Newsletter - Ramadan 21, 1435

Friday Nasiha: Issue 799

Living The Quran

Broadening Vision
Al-Nahl (The Bee) - Chapter 16: Verse 8 (partial)

"And He creates things of which you have no knowledge."

This sentence invites people's imagination to look beyond their immediate environment and the time in which they live. Beyond what exists at a particular location and at a particular time there are other forms and types of life. God wants people to expect this so as to broaden their vision. He also wants them to accept such other forms of life when they are available.

Islam is open minded and flexible. It equips its followers with the ability to use all potentials and resources that are available at any time. The Quran thus prepares people's minds and hearts to receive whatever God creates and science discovers or produces in the future. A proper Islamic conscience is always ready to accept any new remarkable addition to God's creation or to scientific discovery.

Compiled From:
"In The Shade of The Quran" - Sayyid Qutb, Vol. 11, pp. 11, 12

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Understanding the Prophet's Life (peace be upon him)

"Patience is a brightness." [Muslim]

There are two interpretations as to the meaning of the word patience in this phrase. According to some, it is a reference to the fast; in other words, "Fasting is brightness." The word "fast" has been explicitly stated in one of the other narrations of this hadith.

A second interpretation is to understand "patience" in its literal and general sense. The Prophet (peace be upon him) described patience as a dhiyaa. This implies that it is a type of light but not as soothing or easy on a person as noor. This is because patience is not always an easy thing for a person. By definition, it involves restraining oneself and controlling one's actions. Things around may be seemingly out of control. However, if he has patience, that will lead him or guide him out of his difficulties in the same way that dhiyaa or brightness gives light and guidance to a person.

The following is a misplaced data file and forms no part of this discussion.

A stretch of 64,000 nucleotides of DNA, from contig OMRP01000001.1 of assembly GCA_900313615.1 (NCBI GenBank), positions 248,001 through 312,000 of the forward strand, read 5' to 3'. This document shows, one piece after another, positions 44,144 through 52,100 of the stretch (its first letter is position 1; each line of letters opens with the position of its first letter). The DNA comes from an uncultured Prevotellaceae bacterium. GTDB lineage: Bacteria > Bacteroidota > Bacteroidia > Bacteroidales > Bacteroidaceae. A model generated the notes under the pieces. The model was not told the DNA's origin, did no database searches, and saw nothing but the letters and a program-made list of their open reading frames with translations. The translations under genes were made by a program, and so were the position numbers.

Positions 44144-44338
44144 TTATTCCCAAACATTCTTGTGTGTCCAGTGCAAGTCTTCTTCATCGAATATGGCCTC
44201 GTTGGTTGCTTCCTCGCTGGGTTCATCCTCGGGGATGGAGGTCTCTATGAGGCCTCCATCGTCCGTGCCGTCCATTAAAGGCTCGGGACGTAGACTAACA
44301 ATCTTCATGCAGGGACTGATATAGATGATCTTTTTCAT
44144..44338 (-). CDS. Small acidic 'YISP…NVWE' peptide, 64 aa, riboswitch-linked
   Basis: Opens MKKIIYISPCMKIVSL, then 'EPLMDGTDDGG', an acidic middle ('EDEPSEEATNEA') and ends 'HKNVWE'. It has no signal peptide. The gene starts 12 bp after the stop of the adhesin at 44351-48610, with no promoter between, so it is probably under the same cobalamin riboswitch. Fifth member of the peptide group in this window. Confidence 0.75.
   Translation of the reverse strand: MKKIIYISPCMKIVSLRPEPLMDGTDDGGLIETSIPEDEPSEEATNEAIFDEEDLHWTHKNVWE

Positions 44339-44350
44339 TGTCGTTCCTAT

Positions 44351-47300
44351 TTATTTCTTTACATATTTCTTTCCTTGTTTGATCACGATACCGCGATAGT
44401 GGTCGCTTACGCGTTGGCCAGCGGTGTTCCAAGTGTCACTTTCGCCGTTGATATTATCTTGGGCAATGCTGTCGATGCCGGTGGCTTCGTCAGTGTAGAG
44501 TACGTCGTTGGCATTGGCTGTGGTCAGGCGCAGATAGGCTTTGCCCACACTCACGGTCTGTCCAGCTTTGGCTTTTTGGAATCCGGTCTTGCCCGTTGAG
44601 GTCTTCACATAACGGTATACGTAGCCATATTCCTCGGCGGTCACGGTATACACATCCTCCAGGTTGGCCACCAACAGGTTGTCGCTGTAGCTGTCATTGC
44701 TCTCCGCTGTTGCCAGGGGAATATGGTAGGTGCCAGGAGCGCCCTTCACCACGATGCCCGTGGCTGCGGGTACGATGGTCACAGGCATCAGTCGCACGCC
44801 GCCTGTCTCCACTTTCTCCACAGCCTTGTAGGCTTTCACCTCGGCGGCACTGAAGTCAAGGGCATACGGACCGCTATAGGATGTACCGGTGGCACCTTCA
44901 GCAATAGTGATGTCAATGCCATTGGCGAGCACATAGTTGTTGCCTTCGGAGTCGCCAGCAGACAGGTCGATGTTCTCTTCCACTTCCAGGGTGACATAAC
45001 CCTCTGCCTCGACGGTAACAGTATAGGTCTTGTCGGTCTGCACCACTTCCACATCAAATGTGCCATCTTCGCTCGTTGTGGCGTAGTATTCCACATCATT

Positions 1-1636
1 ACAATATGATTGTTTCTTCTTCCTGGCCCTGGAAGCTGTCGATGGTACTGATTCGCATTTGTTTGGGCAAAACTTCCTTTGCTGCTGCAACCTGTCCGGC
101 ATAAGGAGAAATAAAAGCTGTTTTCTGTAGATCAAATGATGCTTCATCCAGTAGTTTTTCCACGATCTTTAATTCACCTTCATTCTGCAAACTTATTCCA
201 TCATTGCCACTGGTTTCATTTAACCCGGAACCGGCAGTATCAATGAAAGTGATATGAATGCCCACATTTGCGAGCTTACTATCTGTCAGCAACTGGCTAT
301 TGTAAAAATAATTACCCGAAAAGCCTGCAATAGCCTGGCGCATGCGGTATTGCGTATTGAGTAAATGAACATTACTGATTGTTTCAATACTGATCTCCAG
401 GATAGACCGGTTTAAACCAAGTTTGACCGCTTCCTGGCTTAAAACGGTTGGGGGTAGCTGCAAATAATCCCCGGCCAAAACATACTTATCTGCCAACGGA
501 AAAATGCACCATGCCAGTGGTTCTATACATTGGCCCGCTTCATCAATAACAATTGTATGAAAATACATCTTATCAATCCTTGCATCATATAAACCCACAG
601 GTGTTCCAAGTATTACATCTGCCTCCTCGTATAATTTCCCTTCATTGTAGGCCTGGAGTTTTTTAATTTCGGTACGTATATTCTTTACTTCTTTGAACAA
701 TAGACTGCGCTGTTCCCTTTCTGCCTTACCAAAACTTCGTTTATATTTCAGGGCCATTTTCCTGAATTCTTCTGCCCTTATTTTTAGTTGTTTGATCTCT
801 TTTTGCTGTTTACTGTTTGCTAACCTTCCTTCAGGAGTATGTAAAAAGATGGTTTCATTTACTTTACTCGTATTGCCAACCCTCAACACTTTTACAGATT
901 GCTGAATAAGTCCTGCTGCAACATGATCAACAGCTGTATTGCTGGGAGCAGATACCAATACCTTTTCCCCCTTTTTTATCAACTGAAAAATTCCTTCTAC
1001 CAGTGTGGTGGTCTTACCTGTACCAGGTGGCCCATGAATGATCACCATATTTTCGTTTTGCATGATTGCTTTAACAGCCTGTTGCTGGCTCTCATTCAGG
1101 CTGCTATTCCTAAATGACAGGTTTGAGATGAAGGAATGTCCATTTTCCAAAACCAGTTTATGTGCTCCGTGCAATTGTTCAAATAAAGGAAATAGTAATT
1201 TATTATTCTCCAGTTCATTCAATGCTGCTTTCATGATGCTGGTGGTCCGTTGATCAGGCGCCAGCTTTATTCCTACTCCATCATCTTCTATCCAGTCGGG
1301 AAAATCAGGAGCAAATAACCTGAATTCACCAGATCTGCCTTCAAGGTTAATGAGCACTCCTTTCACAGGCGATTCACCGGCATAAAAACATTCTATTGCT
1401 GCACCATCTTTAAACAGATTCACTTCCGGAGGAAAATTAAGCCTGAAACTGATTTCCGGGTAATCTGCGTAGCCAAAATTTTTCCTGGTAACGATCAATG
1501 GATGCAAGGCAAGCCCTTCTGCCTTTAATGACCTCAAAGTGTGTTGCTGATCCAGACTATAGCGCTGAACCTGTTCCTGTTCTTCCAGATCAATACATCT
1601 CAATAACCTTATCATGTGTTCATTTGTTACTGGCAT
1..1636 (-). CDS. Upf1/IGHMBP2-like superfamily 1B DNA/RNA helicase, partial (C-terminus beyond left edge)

Patience, therefore, is like a bright shining splendour that can aid a person through his most difficult hour. Indeed, it may be the only thing that gives him hope of there being light at the end of the tunnel. This light and guidance, of course, comes from Allah as He is the One who is with those who are patient and He is the One whose remembrance is in their heart bringing them comfort.

Compiled From:
"Commentary on the Forty Hadith of an-Nawawi" - Jamaal al-Din Zarabozo, p. 889

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Ancient spiritual traditions of both East and West systematically direct the human consciousness towards Nature. Nature is a school, and an initiation. The elements are there, they have surrounded us since childhood, and we are used to them. The awakening of spirituality consists in seeing them differently, in seeing in them signs, celebrations and songs, hymns and prayers to the cosmic order, universal archetypes, the gods or the One. That conversion in our gaze is a conversion of the heart, and marks the transition from the state of one who observes to that of one who loves. It means that we must distance ourselves from the 'immediate' gaze, for proximity, and often for meaning. It is a question of finding something extraordinary in the most familiar and ordinary things: nature, the sky, the elements, our environment and the people with whom we are most familiar. It is a matter of changing the way we see.